Close

The Royal Mint Museum uses cookies to ensure we give you the best experience on our website.
If you continue to use our website we assume that you are happy to receive these cookies. Find out more

Download Video: MP4,
HTML5 Video Player by VideoJS

Taekwondo 50p Coin Design

Taekwondo Video Transcript

Tell us about yourself - and about the coin you designed
My name is David Gibbons, I’m from Matlock in Derbyshire and I designed the coin for the sport of Taekwondo.

What got you interested in the competition?
It came across quite by accident because I bought coins for my granddaughter for her birth and for that I was on the Royal Mint Website and as part of that I noticed a competition for coin design which linked up with something I had done in the past so I thought I would enter for that.

Why did you choose Taekwondo for your design?
I entered five sports and I thought the taekwondo and the triathlon were more abstruse and more difficult sports that not many people might go in for so I thought I would try two difficult sports to illustrate. I’ve no experience of taekwondo taking part, it was simply as a design exercise, those two were quite challenging.

What was the inspiration behind your idea?
I started by mapping out how the figures would go and I found that the basic shape started as a heptagon and then the top and the bottom are pinched out leaving a sort of expanded dogs bone and I then quickly found out that the design had to be asymmetrical and the ideal sports woman to fit in that shape would have been Octopussy but Octopussy wasn’t one of the categories so I then designed the figure with flailing arms and legs and sort of kicking posture and that didn’t work too well and then overnight from my subconscious came the idea of having a second figure in the distance so those two figures I combined and from there on there was a lot of research, I went to see the local taekwondo group in operation, talked to them and had to go into some detail to find out what was the correct helmet, costume and so on and from early feedback from the Royal Mint Committee found out that I needed to adjust one of the costumes that wasn’t right and then that was adjusted and the design came together from there really.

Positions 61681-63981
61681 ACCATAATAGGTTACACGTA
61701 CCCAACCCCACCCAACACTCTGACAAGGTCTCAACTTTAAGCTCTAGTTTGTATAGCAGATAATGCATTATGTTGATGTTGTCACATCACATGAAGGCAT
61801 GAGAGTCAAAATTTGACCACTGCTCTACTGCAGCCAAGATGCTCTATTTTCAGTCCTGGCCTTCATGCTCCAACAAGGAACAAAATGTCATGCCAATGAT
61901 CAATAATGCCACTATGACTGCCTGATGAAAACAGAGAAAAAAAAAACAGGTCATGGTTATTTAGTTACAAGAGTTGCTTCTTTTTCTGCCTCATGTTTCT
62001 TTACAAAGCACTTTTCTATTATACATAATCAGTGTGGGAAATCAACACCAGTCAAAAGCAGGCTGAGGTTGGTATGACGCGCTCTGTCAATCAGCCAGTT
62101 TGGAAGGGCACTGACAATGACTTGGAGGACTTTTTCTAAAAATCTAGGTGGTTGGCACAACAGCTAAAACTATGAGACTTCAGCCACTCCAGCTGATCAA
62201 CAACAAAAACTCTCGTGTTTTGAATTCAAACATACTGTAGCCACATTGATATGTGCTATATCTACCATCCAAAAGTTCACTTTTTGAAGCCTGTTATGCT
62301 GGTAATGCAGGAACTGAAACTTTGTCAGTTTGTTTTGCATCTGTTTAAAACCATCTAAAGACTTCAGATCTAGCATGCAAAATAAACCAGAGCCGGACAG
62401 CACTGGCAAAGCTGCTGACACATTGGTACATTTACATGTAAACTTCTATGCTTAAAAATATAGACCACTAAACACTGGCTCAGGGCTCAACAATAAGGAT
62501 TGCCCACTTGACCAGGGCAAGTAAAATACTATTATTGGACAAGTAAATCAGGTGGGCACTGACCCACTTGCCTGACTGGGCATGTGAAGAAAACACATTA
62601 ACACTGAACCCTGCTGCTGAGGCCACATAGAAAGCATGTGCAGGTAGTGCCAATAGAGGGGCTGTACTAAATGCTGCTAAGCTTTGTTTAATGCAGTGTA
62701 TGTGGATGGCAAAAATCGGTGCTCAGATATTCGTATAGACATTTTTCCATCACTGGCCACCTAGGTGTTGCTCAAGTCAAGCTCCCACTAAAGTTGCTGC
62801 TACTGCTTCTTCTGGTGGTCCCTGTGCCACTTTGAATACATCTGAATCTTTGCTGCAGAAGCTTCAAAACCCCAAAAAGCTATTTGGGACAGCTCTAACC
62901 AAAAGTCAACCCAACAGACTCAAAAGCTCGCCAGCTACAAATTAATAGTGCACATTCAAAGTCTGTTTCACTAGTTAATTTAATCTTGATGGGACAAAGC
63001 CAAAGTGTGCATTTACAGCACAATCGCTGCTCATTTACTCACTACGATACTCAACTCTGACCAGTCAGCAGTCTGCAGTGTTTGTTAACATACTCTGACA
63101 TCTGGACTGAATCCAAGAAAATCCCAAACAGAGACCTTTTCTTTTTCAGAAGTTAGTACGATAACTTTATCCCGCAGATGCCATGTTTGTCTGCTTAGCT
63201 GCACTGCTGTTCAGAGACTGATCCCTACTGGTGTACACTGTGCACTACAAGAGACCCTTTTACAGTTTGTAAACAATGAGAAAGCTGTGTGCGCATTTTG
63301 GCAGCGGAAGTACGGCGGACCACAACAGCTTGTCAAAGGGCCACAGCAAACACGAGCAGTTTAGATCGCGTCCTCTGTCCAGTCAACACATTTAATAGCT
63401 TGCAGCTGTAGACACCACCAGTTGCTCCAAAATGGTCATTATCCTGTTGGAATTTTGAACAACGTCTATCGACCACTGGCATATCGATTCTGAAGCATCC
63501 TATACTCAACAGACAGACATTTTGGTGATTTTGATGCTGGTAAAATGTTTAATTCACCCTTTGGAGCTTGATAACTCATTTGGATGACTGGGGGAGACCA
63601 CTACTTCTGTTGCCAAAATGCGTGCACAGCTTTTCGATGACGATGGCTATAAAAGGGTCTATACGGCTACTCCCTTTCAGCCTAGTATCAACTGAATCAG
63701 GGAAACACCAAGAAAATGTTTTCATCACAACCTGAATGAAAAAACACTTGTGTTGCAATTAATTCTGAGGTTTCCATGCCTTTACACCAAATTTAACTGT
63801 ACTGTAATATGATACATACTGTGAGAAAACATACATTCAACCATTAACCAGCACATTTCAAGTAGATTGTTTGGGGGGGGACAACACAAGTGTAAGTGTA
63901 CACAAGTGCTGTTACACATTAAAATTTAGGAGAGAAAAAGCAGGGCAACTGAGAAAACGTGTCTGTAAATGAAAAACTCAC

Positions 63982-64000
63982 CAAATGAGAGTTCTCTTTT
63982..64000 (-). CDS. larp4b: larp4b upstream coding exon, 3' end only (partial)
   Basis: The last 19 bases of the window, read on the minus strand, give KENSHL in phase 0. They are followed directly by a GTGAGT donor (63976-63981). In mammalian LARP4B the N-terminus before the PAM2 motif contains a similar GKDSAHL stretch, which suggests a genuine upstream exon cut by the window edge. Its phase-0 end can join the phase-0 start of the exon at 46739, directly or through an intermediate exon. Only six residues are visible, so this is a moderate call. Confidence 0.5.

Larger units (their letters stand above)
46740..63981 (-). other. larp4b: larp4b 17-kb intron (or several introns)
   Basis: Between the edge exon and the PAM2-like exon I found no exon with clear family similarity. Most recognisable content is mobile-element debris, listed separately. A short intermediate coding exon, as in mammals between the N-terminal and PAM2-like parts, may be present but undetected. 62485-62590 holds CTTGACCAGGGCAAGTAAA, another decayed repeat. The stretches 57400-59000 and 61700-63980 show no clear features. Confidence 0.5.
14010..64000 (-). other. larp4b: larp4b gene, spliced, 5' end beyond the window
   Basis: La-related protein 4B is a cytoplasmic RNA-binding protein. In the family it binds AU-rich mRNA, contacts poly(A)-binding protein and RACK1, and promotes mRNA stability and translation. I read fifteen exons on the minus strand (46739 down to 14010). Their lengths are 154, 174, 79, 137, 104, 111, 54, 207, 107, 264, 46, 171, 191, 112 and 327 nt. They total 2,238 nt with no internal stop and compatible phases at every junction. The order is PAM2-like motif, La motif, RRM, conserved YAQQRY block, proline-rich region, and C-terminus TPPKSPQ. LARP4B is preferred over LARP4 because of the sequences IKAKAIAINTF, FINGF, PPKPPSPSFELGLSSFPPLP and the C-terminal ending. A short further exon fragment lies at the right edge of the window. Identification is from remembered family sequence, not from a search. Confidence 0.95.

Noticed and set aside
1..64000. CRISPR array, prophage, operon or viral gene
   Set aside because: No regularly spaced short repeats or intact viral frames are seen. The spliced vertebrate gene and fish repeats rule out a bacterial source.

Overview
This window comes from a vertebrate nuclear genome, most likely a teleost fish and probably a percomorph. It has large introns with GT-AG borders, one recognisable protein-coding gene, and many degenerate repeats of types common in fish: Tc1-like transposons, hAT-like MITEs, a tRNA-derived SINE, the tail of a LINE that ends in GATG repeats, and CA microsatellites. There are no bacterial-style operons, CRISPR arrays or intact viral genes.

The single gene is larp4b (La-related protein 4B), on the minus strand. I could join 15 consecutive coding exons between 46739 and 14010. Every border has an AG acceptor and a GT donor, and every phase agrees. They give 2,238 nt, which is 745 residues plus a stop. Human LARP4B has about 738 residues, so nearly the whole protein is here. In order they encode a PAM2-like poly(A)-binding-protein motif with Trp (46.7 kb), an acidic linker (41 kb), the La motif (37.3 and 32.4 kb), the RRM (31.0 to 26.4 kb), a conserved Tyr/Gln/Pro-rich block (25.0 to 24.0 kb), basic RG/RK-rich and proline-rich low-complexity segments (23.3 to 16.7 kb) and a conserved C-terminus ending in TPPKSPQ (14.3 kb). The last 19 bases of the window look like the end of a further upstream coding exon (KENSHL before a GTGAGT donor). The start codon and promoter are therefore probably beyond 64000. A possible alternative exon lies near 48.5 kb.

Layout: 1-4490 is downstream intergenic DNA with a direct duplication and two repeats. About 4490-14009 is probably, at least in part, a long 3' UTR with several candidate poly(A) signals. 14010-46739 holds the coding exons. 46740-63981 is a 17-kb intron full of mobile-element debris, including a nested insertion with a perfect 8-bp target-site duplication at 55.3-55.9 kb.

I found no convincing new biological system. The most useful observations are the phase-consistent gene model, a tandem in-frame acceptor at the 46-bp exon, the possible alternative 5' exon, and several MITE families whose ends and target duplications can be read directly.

How does it feel to know your coin is going to be in the pockets of millions of people for years to come?
I think it’s great, it’s democratic in a way that part of my design can be owned by everybody and I very much look forward going to the local Royal Bank of Scotland and asking for change and my fifty pence coming across the counter.

How do you feel about being part of the London 2012 Olympic Games?
It’s great to be part of the Olympics and I thought that the Royal Mint were very adventurous and imaginative in choosing to have an open completion like this for all the categories of coin and it makes it quite a collectible item.